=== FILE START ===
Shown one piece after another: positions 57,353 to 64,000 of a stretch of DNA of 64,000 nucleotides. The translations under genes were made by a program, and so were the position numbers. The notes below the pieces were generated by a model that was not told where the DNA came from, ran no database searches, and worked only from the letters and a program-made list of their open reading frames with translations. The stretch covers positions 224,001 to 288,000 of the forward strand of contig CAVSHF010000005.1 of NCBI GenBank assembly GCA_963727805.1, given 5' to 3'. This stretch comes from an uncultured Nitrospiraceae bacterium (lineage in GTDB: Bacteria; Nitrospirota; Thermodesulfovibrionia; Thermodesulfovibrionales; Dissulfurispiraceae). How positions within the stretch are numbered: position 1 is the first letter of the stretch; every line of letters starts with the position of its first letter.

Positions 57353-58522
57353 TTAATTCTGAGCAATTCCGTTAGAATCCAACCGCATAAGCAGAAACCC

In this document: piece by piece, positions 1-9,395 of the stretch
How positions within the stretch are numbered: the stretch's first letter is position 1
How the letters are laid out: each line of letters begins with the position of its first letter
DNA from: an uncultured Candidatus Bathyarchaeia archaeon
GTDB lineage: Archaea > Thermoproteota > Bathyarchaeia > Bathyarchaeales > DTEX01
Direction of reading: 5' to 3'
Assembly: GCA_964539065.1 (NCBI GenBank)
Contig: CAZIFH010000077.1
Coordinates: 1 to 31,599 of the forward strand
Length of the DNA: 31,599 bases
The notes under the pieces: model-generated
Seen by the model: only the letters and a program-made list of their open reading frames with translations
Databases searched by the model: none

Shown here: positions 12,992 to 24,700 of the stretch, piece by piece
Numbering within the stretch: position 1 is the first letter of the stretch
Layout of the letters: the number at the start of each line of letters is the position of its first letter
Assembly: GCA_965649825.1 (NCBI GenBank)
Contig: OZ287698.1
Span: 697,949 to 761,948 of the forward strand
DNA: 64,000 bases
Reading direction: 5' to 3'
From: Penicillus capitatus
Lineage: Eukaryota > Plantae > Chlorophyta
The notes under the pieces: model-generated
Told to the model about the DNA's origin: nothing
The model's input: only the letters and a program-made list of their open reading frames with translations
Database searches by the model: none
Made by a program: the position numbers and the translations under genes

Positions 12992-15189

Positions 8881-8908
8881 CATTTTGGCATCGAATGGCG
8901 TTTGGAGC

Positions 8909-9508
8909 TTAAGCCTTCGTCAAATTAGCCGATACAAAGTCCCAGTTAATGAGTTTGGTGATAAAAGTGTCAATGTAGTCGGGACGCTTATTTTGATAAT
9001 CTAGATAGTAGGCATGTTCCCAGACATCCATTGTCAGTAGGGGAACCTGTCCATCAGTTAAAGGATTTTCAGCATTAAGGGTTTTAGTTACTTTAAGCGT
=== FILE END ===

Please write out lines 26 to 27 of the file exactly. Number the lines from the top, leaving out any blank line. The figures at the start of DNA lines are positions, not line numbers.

Lineage: Eukaryota > Plantae > Chlorophyta
The notes under the pieces: model-generated